Health

Diabetes Injections could end as Scientists restore insulin production

Diabetes affects millions of people worldwide, with injecting insulin almost a daily occurrence for many, but a new discovery by Scientists may see the end of injecting.

Scientists and researchers in the U.S have shown that it may be possible to restore insulin production for up to a year by boosting the immune system.

Type 1 Diabetes is relatively common affecting hundred’s of thousand’s of sufferers in the U.K alone. Insulin injections help to regulate blood suger levels for sufferers.

Those suffering with Type 1 Diabetes do not have enough insulin- making cells called ‘T-regs’ to protect them in their immune system. Insulin-secreting cells in the pancreas are attacked by the disease, adding to the fact that they are less of the ‘T-regs’ that millions of healthy people would normally have.

Scientists at the University of California and Yale have conducted trials whereby  ‘T-regs’ cells have been removed from the patient, increased in a laboratory by 1,500 times, then put back into the bloodstream.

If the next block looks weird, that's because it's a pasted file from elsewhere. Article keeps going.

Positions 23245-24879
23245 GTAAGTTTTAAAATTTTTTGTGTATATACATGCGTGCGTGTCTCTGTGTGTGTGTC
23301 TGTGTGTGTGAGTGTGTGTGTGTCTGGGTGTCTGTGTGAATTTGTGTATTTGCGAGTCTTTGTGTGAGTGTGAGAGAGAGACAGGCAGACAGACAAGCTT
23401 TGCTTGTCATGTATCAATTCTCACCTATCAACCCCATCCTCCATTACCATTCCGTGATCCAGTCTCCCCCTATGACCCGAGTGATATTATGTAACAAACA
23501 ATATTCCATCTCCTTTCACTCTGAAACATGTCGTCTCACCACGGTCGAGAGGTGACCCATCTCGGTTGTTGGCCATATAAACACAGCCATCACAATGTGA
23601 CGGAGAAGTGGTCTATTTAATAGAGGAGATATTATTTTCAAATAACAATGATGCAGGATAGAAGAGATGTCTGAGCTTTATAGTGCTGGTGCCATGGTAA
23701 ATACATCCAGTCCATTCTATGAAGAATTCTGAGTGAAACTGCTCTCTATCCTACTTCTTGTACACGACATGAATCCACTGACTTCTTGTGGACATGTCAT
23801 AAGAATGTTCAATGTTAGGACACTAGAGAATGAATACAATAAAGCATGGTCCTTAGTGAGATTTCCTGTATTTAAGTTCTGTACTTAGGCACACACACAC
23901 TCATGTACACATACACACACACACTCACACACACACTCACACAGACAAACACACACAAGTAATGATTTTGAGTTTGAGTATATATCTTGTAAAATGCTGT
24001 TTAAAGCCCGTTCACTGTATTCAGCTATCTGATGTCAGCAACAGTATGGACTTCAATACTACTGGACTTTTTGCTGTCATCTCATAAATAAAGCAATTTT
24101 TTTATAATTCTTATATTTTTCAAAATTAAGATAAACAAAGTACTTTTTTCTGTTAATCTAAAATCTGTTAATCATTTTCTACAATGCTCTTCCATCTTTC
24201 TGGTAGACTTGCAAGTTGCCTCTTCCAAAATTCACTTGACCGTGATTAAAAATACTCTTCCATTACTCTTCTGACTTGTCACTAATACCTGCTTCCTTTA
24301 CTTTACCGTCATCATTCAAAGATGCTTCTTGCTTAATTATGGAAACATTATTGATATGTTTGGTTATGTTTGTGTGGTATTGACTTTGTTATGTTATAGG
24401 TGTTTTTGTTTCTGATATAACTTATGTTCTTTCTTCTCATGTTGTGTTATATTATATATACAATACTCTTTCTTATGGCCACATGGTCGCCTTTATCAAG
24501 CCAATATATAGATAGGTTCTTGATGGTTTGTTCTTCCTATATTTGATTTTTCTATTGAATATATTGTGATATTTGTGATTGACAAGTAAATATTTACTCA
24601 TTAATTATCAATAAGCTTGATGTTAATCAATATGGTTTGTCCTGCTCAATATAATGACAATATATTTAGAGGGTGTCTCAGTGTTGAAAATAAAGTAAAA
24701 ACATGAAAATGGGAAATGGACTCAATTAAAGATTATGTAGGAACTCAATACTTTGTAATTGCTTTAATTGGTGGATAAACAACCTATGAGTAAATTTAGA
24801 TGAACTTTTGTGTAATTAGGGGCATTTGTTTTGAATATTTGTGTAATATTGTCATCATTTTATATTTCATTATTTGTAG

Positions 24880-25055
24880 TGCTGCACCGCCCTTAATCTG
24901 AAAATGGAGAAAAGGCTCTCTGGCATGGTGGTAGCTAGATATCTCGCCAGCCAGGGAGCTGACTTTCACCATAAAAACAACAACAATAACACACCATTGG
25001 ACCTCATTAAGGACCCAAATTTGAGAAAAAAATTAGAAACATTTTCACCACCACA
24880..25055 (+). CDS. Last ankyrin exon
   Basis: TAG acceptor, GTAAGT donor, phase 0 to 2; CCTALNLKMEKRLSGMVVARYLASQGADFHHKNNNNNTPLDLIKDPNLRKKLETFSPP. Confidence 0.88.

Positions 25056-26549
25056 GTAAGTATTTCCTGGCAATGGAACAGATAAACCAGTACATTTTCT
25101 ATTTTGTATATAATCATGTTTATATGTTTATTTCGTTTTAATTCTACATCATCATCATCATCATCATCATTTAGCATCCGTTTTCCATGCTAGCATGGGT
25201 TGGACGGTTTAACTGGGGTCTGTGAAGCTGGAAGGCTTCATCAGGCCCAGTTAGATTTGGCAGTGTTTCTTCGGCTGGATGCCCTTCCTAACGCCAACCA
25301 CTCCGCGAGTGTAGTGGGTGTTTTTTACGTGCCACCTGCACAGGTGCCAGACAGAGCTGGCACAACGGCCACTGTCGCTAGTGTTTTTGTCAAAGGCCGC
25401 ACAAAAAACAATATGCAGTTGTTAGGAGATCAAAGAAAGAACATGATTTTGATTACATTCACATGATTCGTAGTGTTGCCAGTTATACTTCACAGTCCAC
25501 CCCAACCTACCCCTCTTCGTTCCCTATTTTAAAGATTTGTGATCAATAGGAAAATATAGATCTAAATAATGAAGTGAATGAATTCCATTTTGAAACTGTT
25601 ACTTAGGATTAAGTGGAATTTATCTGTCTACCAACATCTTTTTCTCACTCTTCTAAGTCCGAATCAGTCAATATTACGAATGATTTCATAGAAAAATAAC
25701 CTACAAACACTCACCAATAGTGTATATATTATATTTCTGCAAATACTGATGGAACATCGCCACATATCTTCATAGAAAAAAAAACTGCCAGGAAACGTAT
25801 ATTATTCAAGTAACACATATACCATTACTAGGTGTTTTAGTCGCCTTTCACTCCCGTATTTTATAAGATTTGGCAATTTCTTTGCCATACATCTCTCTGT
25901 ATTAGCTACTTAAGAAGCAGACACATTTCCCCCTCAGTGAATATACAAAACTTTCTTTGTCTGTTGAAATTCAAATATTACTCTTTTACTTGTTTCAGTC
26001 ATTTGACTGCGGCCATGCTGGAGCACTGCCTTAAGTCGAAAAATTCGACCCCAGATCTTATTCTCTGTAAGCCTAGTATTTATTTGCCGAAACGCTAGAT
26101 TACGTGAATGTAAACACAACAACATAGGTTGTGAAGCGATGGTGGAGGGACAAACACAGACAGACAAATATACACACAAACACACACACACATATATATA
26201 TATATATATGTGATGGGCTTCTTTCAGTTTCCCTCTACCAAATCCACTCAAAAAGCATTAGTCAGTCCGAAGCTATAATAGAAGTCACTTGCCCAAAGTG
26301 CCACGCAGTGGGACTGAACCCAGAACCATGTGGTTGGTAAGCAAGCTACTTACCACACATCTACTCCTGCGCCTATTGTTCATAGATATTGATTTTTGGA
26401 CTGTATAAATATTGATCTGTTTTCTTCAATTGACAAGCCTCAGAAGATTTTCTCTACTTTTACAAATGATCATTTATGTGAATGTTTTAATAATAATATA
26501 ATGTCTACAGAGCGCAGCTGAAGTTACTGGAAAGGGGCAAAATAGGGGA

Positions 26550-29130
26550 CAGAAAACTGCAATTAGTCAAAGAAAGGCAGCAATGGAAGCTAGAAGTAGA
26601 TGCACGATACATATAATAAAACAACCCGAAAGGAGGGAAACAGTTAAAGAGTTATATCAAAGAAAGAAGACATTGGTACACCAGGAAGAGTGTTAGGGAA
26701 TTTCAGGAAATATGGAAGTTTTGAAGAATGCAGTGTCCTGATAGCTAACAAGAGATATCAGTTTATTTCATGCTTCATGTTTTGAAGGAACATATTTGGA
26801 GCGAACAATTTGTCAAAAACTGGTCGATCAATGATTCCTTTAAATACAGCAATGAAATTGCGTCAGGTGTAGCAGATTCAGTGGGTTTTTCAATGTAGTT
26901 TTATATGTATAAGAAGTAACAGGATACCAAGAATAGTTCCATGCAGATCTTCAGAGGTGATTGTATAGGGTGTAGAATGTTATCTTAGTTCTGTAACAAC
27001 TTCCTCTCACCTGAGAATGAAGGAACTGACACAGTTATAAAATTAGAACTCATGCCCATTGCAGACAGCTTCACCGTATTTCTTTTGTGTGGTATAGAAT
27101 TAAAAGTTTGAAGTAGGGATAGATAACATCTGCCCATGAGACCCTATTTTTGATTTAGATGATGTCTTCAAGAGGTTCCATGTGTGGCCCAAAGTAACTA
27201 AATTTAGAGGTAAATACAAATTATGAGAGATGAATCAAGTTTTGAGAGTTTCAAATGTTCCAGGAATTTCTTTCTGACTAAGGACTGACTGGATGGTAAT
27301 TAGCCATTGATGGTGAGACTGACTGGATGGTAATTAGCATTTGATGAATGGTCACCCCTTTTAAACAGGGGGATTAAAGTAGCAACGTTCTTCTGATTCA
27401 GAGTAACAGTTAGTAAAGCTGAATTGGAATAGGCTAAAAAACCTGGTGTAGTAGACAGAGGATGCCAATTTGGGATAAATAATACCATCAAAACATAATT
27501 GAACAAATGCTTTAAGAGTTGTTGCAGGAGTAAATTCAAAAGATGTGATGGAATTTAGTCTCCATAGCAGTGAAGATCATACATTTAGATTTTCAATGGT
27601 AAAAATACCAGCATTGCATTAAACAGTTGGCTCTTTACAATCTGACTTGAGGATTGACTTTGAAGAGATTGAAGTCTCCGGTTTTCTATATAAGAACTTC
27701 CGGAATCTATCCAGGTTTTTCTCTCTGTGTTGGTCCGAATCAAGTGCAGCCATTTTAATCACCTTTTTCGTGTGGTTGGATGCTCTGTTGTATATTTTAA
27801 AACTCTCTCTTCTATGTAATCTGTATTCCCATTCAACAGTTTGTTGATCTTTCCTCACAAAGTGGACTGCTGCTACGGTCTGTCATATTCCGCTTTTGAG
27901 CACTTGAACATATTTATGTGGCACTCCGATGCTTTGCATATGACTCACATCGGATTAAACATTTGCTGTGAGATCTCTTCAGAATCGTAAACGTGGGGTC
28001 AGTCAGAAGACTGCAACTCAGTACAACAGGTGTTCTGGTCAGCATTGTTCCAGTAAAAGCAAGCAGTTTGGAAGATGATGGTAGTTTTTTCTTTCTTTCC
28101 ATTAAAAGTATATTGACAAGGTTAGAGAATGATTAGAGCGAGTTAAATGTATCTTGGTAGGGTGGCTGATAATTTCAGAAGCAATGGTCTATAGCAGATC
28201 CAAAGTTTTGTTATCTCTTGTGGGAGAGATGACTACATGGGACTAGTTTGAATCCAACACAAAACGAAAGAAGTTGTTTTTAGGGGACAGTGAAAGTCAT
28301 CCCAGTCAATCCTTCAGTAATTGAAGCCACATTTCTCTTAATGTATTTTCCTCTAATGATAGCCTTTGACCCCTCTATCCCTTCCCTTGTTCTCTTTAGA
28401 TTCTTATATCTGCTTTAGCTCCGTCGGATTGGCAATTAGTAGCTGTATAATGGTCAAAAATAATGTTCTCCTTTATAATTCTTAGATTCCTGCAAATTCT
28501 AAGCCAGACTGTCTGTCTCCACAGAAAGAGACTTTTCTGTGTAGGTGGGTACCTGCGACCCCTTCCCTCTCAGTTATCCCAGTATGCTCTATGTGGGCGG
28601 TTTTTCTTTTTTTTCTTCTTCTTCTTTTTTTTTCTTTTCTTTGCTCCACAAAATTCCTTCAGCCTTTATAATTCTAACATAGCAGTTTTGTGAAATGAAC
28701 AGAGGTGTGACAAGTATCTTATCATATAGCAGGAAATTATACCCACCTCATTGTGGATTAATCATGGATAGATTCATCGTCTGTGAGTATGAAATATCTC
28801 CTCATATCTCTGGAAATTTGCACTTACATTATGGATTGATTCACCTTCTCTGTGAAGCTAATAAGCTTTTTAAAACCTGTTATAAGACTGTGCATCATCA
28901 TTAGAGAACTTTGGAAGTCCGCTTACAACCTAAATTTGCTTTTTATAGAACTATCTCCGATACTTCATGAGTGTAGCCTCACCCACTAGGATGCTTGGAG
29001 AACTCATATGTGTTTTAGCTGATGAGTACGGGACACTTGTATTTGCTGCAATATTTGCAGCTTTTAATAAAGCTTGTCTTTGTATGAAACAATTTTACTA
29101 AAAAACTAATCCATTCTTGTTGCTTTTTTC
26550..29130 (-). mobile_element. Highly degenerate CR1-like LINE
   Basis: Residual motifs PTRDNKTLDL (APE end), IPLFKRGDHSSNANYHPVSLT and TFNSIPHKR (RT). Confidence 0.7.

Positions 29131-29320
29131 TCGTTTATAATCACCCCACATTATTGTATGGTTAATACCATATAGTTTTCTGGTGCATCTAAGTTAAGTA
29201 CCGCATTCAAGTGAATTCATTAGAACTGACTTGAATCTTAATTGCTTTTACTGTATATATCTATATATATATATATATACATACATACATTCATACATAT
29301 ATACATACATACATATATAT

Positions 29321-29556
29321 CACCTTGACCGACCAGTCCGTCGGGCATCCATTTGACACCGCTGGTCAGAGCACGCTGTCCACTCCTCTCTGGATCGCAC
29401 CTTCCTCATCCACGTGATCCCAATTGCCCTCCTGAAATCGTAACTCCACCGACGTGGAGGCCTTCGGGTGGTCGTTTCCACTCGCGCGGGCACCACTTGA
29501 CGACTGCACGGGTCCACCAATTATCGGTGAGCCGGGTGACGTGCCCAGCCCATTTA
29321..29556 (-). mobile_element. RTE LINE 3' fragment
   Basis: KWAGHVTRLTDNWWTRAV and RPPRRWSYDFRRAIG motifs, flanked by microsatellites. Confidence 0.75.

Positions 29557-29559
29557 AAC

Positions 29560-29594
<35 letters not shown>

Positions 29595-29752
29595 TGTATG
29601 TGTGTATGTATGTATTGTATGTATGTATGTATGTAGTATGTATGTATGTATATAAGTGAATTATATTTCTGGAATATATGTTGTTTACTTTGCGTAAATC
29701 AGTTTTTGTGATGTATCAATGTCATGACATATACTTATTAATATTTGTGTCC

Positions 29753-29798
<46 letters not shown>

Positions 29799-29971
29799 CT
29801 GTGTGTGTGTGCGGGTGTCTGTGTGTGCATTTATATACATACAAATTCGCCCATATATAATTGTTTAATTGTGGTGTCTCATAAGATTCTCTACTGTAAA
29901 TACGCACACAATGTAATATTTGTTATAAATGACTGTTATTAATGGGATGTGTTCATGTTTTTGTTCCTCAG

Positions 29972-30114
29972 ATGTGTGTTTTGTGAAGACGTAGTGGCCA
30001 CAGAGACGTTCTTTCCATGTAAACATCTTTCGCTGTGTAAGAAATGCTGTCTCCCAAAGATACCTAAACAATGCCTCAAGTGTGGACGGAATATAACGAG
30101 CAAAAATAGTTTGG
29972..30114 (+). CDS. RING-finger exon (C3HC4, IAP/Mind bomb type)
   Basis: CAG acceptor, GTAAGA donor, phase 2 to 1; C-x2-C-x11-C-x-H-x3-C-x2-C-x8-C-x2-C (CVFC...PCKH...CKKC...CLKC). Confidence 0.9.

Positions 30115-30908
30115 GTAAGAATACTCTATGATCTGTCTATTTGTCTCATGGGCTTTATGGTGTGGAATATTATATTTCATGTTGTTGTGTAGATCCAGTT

The revolutionary process could see the end of insulin injections and transform the lives many diabetes sufferers. Dr Jefferey Bluestone, Professor in Metabolism and Endocrinology at the University of California commented on the discovery by saying “This could be a game-changer”.

“By using T-regs to ‘re-educate’ the immune system, we may be able to really change the course of this disease. “We expect T-regs to be an important part of diabetes therapy in the future.”

Within the trial, patients aged between 18 -43 had two to four million ‘T-reg’ cells removed from two cups of blood. The recently diagnosed diabetes patients then had their ‘T-reg’ cells separated, grown, and then permeated back into the bloodstream.

The condition is specifically autoimmune, as diabetes not only attacks foreign bodies but also healthy blood cells. Other autoimmune conditions such as lupus and rheumatoid arthritis could also benefit from the new discovery.

The Science Translational Medicine journal has published the research.

 

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